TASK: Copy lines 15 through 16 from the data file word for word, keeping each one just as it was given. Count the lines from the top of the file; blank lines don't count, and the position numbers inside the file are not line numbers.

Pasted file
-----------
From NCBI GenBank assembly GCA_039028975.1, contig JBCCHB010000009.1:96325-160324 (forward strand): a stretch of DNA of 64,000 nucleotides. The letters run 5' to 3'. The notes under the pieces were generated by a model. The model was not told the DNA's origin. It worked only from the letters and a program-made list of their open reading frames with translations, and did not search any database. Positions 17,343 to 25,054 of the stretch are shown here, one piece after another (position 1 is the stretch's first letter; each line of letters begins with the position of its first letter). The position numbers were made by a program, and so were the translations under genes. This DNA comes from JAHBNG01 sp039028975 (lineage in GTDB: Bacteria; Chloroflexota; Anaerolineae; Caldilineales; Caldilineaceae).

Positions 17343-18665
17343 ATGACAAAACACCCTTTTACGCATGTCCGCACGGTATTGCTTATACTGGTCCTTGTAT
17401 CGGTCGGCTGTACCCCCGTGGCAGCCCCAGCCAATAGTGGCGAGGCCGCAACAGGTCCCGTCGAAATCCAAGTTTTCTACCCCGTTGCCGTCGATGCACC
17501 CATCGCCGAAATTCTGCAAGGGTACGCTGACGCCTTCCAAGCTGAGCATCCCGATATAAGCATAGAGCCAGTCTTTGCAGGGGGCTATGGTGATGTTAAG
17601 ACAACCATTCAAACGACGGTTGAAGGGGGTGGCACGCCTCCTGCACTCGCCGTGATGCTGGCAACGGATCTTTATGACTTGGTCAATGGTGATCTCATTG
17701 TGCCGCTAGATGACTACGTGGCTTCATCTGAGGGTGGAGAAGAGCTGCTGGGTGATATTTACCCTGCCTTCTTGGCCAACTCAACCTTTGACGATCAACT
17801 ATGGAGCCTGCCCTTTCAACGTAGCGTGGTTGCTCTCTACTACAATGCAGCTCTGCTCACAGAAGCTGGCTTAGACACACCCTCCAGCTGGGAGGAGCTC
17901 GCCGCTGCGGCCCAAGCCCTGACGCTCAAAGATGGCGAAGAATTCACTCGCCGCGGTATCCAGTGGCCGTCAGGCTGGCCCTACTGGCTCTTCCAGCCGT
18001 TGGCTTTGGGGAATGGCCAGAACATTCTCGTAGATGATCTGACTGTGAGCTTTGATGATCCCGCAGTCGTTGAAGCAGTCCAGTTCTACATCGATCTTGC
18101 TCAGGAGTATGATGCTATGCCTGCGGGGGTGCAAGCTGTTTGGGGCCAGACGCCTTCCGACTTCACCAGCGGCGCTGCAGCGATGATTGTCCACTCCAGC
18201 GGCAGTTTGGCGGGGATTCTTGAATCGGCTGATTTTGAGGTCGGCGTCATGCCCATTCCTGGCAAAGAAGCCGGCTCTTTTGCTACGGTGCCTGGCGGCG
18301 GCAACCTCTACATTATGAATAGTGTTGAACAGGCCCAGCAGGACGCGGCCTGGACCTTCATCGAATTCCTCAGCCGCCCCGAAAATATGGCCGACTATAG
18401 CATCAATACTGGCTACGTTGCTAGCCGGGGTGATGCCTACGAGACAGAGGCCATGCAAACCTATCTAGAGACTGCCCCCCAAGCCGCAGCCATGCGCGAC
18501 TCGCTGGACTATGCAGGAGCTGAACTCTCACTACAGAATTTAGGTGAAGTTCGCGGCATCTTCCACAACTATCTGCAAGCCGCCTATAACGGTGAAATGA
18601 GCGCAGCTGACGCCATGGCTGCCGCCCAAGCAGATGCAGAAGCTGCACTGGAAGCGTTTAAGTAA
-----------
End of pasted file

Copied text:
18501 TCGCTGGACTATGCAGGAGCTGAACTCTCACTACAGAATTTAGGTGAAGTTCGCGGCATCTTCCACAACTATCTGCAAGCCGCCTATAACGGTGAAATGA
18601 GCGCAGCTGACGCCATGGCTGCCGCCCAAGCAGATGCAGAAGCTGCACTGGAAGCGTTTAAGTAA